Gig Seeker Pro


Lake Worth, Florida, United States | INDIE

Lake Worth, Florida, United States | INDIE
Band Hip Hop Pop


This band has not uploaded any videos
This band has not uploaded any videos



"GME in Broward Palm Beach Post & Miami New Times"

On the single, "Phone Home," West Palm Beach rap quintet GME make a case for swag so fresh that it's out of this world, literally. Their Auto-Tune space odyssey -- available as a free download below -- suggests that someone hipped these youths to Zapp & Roger (or at least Daft Punk). Parallels to the bubblegum pop rhymes of Soulja Boy, or maybe even Los Angeles' Jerkin' retro dance and beats movement aren't out of the question either.

Group member Tazz calls GME's aesthetic "Southern futuristic swag," and we'll buy into that. He, along with Trouble Man, Che, Dokes, and Y-Jay, who came together in the Palm Beach school system, released their first mixtape, The Comeup, in January.

Miami New Times - March 8, 2010, Phone Home selected as MP3 Of The Day.

- Miami New Times


Big Money, Phone Home



From roots-rock-reggae of the 1970s, to the hot and spicy Latin-influenced sounds of meringue and the deep-bottom kick drums of booty-shaking bass, Florida has been a musical melting pot flavored with the most influential music that has inspired southern hip-hop. Whether the electro-fused funk of Disco Rick and the Gucci Crew, deep-bottom kick drums of Luke and the 2 Live Crew or the sassy and seductive sounds of Trick Daddy and Trina, the bottom of the map has held a long-standing tradition in producing good, quality music to make you move your feet.

Holding true to their musical roots are Florida’s newest native sons - GME. This multi-talented hip-hop group made up of brothers: Trouble Man (Christopher Fateen Kerr, 20), Che (Che Ali Kerr, 17), Dokes (Joshua Andrew Kerr, 16) and childhood buddies Tazz (Rakeem Kirt Alli, 18) and Y-Jay (Tyler Michael Rolchigo, 16) are turning up temperatures in the Sunshine State, dropping single after sizzling single. With a relatively small promotional push, their first song “Big Money” spread throughout Palm Beach and Miami until popular demand for it landed them in regular rotation on South Florida’s X102.3 FM.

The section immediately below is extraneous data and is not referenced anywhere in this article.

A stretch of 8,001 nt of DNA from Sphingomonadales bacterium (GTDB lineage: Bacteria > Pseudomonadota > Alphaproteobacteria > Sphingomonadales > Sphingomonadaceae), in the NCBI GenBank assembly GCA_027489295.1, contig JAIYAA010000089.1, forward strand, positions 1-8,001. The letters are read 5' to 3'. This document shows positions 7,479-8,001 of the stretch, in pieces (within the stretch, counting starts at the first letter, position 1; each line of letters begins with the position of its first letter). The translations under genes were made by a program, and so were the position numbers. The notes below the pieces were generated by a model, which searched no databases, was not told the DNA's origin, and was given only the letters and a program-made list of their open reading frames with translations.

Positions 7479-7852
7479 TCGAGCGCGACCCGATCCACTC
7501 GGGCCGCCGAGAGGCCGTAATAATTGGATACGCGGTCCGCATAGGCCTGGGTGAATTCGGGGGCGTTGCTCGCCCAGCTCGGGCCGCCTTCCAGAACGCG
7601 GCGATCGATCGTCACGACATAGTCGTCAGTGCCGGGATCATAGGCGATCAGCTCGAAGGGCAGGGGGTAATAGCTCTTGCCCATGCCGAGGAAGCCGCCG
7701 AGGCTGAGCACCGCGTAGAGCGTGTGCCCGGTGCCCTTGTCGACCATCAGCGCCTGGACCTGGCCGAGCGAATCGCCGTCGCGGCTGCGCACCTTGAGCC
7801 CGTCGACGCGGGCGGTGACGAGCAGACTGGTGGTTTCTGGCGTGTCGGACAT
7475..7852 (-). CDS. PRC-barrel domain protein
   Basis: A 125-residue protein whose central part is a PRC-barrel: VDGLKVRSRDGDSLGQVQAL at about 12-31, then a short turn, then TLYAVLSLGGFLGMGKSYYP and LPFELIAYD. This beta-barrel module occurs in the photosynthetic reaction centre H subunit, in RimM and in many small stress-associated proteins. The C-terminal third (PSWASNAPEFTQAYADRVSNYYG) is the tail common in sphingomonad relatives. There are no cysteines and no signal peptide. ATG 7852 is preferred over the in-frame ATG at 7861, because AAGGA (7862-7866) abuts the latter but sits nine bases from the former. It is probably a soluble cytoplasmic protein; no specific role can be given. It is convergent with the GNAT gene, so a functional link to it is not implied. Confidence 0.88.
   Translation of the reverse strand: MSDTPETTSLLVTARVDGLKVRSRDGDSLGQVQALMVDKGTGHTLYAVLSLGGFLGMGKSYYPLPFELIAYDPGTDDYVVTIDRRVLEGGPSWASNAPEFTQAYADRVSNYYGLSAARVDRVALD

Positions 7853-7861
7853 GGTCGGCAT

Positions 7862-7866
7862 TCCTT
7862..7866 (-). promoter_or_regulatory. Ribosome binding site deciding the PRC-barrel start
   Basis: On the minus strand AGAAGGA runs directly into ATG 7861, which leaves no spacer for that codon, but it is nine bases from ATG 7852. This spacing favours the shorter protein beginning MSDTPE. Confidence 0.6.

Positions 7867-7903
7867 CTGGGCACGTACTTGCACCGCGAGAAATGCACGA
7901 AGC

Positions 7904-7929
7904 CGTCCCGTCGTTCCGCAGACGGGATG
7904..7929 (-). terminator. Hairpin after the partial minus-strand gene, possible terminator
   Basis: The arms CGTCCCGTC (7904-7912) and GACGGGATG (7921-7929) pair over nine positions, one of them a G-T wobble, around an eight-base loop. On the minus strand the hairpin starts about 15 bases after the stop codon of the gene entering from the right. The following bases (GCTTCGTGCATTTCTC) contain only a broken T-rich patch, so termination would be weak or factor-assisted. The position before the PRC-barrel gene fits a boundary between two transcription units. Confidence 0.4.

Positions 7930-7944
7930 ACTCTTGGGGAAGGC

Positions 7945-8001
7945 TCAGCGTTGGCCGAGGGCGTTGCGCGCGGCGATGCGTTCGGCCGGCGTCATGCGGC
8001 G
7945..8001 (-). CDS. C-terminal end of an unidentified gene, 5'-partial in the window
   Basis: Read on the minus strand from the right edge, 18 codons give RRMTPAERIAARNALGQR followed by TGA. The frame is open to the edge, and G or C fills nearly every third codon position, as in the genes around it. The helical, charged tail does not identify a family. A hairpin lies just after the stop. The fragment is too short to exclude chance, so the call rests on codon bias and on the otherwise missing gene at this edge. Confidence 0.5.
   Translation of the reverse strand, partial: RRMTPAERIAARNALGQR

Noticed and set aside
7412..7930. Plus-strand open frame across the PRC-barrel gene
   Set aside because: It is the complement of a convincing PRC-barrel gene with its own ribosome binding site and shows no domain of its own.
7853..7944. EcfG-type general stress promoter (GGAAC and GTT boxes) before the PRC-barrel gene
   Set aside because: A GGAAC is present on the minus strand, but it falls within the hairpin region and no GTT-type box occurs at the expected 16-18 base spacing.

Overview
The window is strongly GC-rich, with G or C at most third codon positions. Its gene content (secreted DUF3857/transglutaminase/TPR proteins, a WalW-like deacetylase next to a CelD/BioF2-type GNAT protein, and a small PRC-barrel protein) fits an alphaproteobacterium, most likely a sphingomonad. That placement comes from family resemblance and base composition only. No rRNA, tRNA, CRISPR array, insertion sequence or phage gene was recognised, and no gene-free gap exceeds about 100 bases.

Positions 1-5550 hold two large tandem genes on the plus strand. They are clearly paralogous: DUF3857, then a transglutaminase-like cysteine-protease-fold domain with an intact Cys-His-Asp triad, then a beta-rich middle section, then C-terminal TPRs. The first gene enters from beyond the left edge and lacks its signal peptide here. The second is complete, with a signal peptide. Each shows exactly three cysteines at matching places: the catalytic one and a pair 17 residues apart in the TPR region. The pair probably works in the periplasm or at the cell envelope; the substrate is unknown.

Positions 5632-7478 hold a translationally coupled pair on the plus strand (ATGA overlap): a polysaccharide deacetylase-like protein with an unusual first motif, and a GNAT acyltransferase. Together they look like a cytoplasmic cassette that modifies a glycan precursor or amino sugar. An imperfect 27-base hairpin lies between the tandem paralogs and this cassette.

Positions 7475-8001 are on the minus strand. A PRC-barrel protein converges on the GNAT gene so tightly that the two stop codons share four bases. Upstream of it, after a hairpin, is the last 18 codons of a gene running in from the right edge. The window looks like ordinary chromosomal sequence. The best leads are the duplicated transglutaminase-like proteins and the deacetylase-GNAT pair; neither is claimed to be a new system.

While it may appear that their journey into the music industry happened overnight, GME was formed out of their friendship and love for hip-hop at Polo Park Middle School in Palm Beach. In between classes, the crew would battle other emcees, gradually taking their craft more and more seriously, and then officially forming GME at Palm Beach Central High School.

Trouble Man rigged up a makeshift studio through his computer and after school, they would all gather at his house to record. It happened that Trouble Man’s father was Christopher Kerr Sr., CEO of the legendary Miami-based Togetherness Records, one-time label home to famed reggae star Anthony B. After determining that GME was dedicated, Kerr signed the boys to a deal and began recording them in his state-of-the-art studio.

Togetherness Records started a grassroots campaign working their first song, “Big Money” regionally, distributing music to high-schools in the South Florida and promoting the song online through MySpace and Facebook. Their music caught on because of its carefree party vibe. After the recent release in January of their debut mixtape, The Comeup, the group is now set to take over the airwaves once again with two follow-up runaway singles, “Phone Home” and “Thinking of You,” both produced by Christopher Kerr for Togetherness Records. Trouble Man’s mild, conversational flow and Dokes’ slow, sensual style come across on “Thinking of You,” a soft and sweet song just for the females. Che’s lyrical wordplay and Y-Jay’s infectious personality invite listeners into GME’s futuristic fantasy world of money, cars and clothes on “Phone Home.”

“We’re not down with the guns, violence, and drugs. People don’t always want to hear that hardcore violence. Hip-hop came from the streets, but the audience for hip-hop has expanded. We make our music for everyone,” expresses Che. “GME’s music is recession proof,” adds Tazz. “It’s a break from the stress. If you don’t have money to go to the club, have a house party, move the couch to one side and get your dance on, right in the living room. That’s the kind of fun GME is all about. We’re coming with a fresh sounds that can only be described as ‘southern futuristic swag.’ You gotta leave your troubles behind, be down with GME to rock with it.” And with swagga to spare, these Florida boys, GME, just upped the game. -